The Jaws of Life

The content below is from Episode 103 of the Who’d a Thunk It? Podcast


  • This week I recommend you check out the Hulu original series Pam and Tommy
    • The show is about the real-life story of Pamela Anderson and Tommy Lee’s honeymoon sex tape that was stolen and leaked to the public.
    • I was born in 1993 so I don’t remember much at all about this scandal as it was happening. But I do know it was the first viral video. The tape was spread all over the place and just about everyone around at the time saw it. I also know of Pamela Anderson because I was a teenage boy once and she was on Playboy lol.
    • But what makes this show so interesting is how it shows each person involved as actual people.
    • Pamela Anderson wasn’t just a bimbo as many might have thought.
      • She was a small town canadian girl with dreams of becoming a mom.
    • Tommy Lee wasn’t just a rockstar.
      • While the show did portray him as a straight up asshole to his contractors, they also portrayed him as a loving husband and mournful father.
    • The subject material is obviously full of raunchy comedy stuff, but I think the overall message of the show is to highlight what the internet has done to our society as a whole. Whether for better or worse, the internet has connected us all. It is a great power that can be a great help to people, or it could ruin people’s lives.
      • Pam and Tommy’s sex tape is one of the first examples of that.


  • Back in 1958 the Hurst Performance Inc. was founded by Bill Campbell and George Hurst in Warminster Township Pennsylvania. The company manufactured and marketed products for enhancing the performance of automobiles, most notably muscle cars.
    • George Hurst built a thriving business around motor racing, building floor-mounted gear shifts for race cars.
      • By the early 1960s, Hurst transmission shifters and other products had become legendary in auto racing, particularly in drag racing, and among custom car makers. Many automobile enthusiasts replaced flimsy factory shifters (and steering column shifters, as well) with Hurst floor shifters to obtain better control of gear selection, particularly for competitive driving. As automotive historian Mike Mueller noted, “If you didn’t have a Hurst shifter in your supercar, you were a mild-mannered loser.”
    • His company’s hand in enhancing the performance of some of American’s most beloved cars brought George Hurst to Indianapolis Motor Speedway in 1961.
    • While at the races back in 61′ he witnessed a crash and watched as the rescue crews took over an hour just to extract the driver from the wreckage.
    • An idea came to him in that grimm moment: “there has to be a better way.” This idea occurs to many people, but it takes that entrepreneurial spirit to get things done.
  • Hurst got to work. He had to come up a process or tool to make wreckage extraction more efficient.
    • He started by examining the current tools used: circular saws.
      • Besides taking much too long to cut in to the frame of a car, these saws were extremely loud (which distresses those who are trapped), and they create sparks which greatly increase the chance of an explosion (considering car wrecks typically have fuel spilled everywhere).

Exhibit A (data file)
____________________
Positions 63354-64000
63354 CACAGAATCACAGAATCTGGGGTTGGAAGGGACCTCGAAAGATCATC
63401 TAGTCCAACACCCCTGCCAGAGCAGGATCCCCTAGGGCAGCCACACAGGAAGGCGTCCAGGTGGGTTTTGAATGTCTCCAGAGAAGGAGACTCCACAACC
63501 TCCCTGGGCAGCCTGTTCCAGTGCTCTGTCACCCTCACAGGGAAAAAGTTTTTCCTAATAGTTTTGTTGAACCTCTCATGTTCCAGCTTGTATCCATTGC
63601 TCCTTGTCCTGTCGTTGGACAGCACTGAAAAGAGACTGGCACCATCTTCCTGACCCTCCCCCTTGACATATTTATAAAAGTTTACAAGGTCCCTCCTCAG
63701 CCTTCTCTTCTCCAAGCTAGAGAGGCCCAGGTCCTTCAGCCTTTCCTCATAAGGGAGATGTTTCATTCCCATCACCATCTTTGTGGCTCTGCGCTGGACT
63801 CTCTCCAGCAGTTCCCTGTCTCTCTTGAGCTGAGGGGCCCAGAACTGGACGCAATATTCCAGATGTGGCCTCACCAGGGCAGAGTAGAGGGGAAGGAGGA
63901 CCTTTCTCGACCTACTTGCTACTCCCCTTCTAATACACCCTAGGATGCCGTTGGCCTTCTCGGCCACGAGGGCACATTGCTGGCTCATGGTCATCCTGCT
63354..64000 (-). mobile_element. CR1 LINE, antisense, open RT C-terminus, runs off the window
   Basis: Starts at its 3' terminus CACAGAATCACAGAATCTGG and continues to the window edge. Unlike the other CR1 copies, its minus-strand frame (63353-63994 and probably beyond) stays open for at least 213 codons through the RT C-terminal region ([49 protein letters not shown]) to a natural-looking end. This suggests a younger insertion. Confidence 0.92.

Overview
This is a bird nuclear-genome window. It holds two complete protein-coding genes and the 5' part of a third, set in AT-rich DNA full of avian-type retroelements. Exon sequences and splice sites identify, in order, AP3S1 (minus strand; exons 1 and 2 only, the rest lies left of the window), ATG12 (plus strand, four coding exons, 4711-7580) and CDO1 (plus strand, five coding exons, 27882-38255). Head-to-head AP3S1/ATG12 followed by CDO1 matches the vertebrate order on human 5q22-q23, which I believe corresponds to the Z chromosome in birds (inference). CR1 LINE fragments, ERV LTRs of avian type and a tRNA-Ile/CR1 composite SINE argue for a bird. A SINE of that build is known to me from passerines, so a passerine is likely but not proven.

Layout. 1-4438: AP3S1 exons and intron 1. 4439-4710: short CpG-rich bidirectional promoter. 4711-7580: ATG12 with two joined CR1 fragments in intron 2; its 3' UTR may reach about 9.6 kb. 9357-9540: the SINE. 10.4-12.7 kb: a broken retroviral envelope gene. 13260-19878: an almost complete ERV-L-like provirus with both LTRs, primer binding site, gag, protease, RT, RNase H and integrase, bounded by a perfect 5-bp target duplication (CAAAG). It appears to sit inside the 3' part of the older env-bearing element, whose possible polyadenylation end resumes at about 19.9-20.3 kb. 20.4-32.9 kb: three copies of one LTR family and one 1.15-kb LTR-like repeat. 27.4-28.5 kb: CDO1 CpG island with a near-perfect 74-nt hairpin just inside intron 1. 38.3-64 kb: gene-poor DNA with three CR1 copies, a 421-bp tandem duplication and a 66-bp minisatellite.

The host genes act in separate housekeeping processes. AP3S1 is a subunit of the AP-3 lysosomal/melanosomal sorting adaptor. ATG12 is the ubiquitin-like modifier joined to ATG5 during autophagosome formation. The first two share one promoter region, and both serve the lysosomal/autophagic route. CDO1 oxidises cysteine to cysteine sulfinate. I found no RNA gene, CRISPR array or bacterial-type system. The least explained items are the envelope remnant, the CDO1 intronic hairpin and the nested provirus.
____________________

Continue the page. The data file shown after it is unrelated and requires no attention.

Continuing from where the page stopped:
• Other attempts to free trapped victims were done with a crowbar or halligan bar, but in doing so, rescue crews often made vehicles unstable. Prying open car doors giant metal bars works, but isn’t a quick job. It takes a lot of time and man power. Plus, all that jostling around shifts the car and could endanger the trapped victim further.
    • So Hurst came up with a different tool: the Hurst Power Tool
      • The first prototype was a patented hydraulic rescue tool that weighed 350 pounds. This of course was far too heavy for rescue crews to weild properly, but it was a start.
  • Within a decade, the Hurst Power Tool was cut down to about 65 pounds, making it MUCH more useful and marketable.
    • In 1971, they took the Hurst Power Tool to the SEMA trade show  for specialty equipment marketers in California. The spotlight propelled their device into stardom, and soon, fire departments were carrying it on their firetrucks.
    • The world of rescue soon realized hydraulic spreader-cutters are quieter, faster, stronger, and more versatile: they can cut, open, and even lift a vehicle.
    • Another little cool detail about the Jaws of Life is about the hydraulic fluid used:
      • Oil is the most commonly used incompressible fluid for hydraulic machines. However, the Jaws of Life equipment uses a phosphate-ester fluid, which is fire resistant and electrically non-conductive. At a crash scene, this type of synthetic fluid is favored over conventional oil.
      • The little details like that are what make this piece of equipment so cool. It was created by a company that developed badass car parts that are known for being dangerous, but their rescue equipment is made for safety. Down to the type of hydraulic fluid used.
    • When an occupant is trapped the tool is used to pry or cut the car to remove the occupant. It takes about two minutes to take the roof off a car. 
    • What used to take an hour, now only took rescue crews about 3 minutes.